DNA Repair Network Analysis Reveals Shieldin as a Key Regulator of NHEJ and PARP Inhibitor Sensitivity
Research output: Contribution to journal › Journal article › Research › peer-review
Repair of damaged DNA is essential for maintaining genome integrity and for preventing genome-instability-associated diseases, such as cancer. By combining proximity labeling with quantitative mass spectrometry, we generated high-resolution interaction neighborhood maps of the endogenously expressed DNA repair factors 53BP1, BRCA1, and MDC1. Our spatially resolved interaction maps reveal rich network intricacies, identify shared and bait-specific interaction modules, and implicate previously concealed regulators in this process. We identified a novel vertebrate-specific protein complex, shieldin, comprising REV7 plus three previously uncharacterized proteins, RINN1 (CTC-534A2.2), RINN2 (FAM35A), and RINN3 (C20ORF196). Recruitment of shieldin to DSBs, via the ATM-RNF8-RNF168-53BP1-RIF1 axis, promotes NHEJ-dependent repair of intrachromosomal breaks, immunoglobulin class-switch recombination (CSR), and fusion of unprotected telomeres. Shieldin functions as a downstream effector of 53BP1-RIF1 in restraining DNA end resection and in sensitizing BRCA1-deficient cells to PARP inhibitors. These findings have implications for understanding cancer-associated PARPi resistance and the evolution of antibody CSR in higher vertebrates.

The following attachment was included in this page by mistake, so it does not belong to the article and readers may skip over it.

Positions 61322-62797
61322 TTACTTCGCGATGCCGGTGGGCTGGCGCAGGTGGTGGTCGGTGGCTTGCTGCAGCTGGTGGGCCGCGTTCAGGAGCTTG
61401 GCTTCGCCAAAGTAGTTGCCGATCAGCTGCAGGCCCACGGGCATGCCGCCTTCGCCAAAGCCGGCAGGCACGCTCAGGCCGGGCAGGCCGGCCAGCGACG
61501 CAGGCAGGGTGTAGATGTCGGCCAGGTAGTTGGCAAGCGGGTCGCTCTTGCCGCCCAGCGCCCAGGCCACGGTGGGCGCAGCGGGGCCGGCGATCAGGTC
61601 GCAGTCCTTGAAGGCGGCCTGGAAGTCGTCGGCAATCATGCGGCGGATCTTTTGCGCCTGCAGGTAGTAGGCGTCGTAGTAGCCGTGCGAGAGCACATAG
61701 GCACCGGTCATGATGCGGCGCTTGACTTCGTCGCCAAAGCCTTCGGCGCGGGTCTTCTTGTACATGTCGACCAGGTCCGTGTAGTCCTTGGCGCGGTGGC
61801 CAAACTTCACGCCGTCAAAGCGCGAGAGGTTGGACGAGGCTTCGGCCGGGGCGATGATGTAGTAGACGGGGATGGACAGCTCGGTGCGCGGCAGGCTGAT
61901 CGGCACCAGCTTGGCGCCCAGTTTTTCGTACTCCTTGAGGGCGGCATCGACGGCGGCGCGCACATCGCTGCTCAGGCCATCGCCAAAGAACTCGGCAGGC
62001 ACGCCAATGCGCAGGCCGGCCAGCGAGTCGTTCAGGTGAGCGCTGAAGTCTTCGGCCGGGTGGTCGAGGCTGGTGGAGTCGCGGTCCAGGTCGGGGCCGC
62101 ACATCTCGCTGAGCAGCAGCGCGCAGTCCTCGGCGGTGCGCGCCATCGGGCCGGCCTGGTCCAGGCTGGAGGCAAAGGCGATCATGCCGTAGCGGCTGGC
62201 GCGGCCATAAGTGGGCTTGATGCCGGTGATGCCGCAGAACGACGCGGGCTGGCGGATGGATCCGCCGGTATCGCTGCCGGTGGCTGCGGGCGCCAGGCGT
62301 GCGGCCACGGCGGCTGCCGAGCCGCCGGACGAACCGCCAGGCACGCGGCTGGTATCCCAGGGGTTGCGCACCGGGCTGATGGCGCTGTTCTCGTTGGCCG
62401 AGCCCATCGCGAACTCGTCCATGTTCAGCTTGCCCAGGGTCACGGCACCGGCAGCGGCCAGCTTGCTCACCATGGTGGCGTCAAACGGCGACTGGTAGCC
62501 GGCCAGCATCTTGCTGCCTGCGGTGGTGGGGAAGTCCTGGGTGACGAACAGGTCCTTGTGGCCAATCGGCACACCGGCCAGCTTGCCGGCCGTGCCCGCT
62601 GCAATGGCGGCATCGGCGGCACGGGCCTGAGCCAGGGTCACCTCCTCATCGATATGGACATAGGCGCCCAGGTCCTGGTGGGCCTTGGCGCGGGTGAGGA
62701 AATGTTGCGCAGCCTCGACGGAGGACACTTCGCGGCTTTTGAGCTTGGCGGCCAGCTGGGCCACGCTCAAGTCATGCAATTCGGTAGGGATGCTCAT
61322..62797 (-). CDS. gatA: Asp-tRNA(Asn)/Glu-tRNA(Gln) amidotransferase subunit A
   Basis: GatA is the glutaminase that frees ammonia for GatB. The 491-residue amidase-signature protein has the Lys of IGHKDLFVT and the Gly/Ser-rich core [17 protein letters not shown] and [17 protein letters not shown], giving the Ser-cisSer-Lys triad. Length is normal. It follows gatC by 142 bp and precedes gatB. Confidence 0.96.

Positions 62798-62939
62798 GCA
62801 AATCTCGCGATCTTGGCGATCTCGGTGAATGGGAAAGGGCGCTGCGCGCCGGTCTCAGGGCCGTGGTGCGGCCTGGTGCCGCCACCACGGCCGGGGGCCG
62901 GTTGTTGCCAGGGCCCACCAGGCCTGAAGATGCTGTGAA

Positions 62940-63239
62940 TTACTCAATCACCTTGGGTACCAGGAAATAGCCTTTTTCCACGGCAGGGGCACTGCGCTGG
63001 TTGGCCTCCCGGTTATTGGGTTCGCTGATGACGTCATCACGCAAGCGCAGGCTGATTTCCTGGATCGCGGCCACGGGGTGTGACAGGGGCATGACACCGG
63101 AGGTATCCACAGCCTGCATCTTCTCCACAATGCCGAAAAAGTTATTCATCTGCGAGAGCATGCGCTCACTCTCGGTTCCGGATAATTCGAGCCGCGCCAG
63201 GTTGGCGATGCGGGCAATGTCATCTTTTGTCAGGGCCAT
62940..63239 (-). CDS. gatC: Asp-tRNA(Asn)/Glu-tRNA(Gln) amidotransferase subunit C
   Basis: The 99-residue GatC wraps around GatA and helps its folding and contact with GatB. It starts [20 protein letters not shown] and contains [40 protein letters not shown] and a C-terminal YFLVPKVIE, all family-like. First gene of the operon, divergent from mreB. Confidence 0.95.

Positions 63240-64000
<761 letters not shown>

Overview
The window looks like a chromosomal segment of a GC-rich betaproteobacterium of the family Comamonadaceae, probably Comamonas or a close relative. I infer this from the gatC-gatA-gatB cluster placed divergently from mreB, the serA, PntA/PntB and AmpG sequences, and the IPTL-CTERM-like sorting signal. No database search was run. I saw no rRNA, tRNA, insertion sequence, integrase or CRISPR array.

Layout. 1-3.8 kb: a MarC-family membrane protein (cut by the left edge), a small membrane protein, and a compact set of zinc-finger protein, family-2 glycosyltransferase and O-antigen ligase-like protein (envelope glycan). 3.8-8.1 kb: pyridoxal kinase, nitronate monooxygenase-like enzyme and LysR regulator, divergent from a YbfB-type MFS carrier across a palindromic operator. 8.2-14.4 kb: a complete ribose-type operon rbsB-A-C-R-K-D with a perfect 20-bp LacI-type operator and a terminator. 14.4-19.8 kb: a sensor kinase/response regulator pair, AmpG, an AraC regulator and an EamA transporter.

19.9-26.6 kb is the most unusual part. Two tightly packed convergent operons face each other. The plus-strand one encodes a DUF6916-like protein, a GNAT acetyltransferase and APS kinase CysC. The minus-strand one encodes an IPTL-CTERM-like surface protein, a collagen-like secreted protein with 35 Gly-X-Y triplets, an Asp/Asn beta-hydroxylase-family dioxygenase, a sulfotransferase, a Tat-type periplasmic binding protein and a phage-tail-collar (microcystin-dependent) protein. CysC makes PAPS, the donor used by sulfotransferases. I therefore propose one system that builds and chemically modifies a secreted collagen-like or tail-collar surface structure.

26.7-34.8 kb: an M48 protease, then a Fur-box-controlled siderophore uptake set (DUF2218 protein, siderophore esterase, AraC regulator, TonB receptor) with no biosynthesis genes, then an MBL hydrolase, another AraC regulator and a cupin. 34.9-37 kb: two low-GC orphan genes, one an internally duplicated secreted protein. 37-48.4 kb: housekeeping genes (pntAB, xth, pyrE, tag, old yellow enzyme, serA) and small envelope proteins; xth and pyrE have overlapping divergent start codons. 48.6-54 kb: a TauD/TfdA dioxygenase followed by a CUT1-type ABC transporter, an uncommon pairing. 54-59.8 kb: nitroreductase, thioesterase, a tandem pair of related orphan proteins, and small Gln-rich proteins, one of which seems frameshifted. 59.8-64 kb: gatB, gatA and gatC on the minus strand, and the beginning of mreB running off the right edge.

|Publication status||Published - 2018|